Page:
Ginny looked up at him for a long moment, slowly stepping back and releasing his robes. Harry reluctantly let her go, wondering what, if anything, he was doing wrong. “Because… because what we are doing matters, Harry,” she finally said. “I heard Hermione’s dorm mates talking the other day. I swear I never heard anyone so obsessed with hair and cosmetics…” She shook her head. “I felt sort of cut off, but also…” She swallowed. “We’re working toward making sure we survive to finish Hogwarts. All of us. Not whether we’re wearing the latest fashions or not. Or who is trying to date whom. It’s just… it feels so unreal at times.”
“I’m sorry,” was all Harry could say.
“Don’t be,” Ginny replied. “I’m not. Not really. I feel… more alive, I guess. More… focused. I know what’s really important, and I’m working towards it every day. Two years ago I wouldn’t be able to even think of talking to you like this. Knowing about… everything… it’s made me grow up, a lot. Sometimes I feel more mature than Fred and George put together.”
“You are more mature than both of them, combined,” Harry added with a grin.
“That’s not really saying much, is it?” Ginny responded with a wan smile. “I like this new me… most of the time. It’s sort of weird, but I like being more mature. It’s just that sometimes… well, sometimes it gets a little too much.”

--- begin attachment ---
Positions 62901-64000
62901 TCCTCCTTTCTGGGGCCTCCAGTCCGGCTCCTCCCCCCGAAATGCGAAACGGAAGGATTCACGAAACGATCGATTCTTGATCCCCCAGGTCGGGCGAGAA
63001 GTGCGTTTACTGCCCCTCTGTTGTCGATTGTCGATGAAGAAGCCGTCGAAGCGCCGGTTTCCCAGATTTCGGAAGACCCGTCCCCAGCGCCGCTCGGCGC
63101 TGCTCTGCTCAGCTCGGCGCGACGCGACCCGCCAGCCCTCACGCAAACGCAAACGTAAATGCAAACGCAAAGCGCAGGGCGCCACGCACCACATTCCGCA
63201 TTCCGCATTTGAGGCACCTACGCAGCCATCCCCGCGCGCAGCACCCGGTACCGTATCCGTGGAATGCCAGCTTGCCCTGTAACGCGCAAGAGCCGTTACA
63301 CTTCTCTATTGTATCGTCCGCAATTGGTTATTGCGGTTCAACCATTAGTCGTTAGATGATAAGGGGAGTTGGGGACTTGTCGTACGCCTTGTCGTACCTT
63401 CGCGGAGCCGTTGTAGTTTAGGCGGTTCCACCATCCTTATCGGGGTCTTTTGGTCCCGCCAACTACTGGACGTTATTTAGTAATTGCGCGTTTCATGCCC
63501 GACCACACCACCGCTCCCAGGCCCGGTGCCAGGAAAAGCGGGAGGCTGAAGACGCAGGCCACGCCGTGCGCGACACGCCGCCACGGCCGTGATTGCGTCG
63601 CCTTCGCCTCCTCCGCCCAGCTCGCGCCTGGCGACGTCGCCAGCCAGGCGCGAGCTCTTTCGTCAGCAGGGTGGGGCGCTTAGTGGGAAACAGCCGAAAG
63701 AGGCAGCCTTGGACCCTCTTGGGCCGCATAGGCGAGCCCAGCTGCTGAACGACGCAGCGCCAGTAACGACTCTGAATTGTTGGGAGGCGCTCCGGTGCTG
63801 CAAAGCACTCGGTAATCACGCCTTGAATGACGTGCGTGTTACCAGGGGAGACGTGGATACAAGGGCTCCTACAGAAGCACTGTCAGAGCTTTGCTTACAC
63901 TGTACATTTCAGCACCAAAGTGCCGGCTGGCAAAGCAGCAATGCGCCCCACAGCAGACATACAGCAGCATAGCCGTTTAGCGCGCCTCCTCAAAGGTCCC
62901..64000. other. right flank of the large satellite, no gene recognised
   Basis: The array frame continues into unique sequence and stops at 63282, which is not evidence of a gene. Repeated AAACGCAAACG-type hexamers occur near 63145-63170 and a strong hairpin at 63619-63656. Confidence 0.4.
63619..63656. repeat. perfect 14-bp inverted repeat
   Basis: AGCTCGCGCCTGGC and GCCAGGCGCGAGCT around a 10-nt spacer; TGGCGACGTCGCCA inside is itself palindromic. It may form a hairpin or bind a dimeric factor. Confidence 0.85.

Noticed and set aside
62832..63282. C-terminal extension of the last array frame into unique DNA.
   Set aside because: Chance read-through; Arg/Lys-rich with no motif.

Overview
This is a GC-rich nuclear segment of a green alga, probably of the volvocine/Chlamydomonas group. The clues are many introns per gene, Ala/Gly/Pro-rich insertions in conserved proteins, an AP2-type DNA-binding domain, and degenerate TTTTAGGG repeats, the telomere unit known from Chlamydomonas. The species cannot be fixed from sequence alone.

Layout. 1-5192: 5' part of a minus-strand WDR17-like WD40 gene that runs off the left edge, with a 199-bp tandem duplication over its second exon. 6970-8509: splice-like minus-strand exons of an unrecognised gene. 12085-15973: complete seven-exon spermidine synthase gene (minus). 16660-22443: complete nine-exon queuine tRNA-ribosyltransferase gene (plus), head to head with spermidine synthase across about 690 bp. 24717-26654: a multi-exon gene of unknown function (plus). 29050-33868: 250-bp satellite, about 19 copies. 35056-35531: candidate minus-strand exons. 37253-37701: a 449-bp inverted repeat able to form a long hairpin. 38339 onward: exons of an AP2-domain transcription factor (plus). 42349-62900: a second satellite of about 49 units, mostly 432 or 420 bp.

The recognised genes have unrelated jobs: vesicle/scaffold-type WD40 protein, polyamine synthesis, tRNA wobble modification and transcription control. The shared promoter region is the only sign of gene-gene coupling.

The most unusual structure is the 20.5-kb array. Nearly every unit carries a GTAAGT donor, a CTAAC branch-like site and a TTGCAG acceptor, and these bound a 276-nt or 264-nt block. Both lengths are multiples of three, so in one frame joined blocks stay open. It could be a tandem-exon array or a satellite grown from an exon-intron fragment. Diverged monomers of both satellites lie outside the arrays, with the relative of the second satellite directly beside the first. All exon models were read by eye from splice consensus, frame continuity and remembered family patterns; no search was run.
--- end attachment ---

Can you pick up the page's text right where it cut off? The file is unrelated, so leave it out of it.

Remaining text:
“Fair enough,” Harry replied, looking into her eyes. Her words made sense, but part of him still felt like he’d just been absolved of something that merited punishment. “Just… promise you’ll talk to me. When it gets bad. Before it gets bad. You know what I mean.”
Ginny nodded. “And I’ll talk to Hermione before bedtime. She didn’t deserve that.”
Harry’s smile grew more genuine, a mixture of admiration and pride. She was more mature than he was, most of the time. He felt a fleeting urge to lean forward and kiss her, but instead stepped back so they could proceed to the common room.
She was really more than he deserved, he mused.
Harry’s good mood lasted several days, until he saw the title of an article in the Daily Prophet. At that point, his half-eaten breakfast was thoroughly forgotten.